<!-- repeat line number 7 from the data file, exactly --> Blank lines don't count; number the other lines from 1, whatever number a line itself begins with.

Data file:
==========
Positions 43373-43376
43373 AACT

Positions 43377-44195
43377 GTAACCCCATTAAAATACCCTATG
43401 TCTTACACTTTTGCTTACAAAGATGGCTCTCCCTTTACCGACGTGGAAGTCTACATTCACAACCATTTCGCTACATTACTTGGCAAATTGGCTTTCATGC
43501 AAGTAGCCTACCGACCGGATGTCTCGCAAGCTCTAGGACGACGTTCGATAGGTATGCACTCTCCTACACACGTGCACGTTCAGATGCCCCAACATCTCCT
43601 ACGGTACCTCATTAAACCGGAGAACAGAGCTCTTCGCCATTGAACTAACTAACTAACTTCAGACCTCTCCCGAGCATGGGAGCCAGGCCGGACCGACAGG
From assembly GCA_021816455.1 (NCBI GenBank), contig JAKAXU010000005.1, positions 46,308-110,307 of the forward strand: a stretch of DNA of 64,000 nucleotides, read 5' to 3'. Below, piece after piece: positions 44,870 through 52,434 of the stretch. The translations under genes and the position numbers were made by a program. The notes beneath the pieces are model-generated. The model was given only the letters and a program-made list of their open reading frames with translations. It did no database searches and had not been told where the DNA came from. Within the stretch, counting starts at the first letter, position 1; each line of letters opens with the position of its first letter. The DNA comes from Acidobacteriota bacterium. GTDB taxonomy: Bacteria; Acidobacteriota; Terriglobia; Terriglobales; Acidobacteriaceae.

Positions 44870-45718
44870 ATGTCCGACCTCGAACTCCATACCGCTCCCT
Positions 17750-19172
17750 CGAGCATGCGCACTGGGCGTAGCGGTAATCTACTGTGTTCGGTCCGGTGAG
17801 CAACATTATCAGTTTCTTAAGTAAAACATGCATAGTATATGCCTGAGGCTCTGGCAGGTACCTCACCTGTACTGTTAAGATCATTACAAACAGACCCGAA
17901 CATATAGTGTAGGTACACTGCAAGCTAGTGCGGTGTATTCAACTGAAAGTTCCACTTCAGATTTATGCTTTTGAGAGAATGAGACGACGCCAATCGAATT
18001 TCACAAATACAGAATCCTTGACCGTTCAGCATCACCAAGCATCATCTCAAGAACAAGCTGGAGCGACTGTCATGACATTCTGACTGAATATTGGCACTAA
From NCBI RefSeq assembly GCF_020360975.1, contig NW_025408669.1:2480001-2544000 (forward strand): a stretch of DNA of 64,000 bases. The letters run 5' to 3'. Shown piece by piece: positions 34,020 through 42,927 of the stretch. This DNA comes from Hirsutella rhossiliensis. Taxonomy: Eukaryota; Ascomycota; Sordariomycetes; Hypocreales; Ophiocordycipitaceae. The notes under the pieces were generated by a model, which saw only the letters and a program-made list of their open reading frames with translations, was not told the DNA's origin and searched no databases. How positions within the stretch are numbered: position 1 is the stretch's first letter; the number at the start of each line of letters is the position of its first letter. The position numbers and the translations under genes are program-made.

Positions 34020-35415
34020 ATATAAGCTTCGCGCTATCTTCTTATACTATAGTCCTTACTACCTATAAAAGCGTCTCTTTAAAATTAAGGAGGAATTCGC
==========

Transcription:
43601 ACGGTACCTCATTAAACCGGAGAACAGAGCTCTTCGCCATTGAACTAACTAACTAACTTCAGACCTCTCCCGAGCATGGGAGCCAGGCCGGACCGACAGG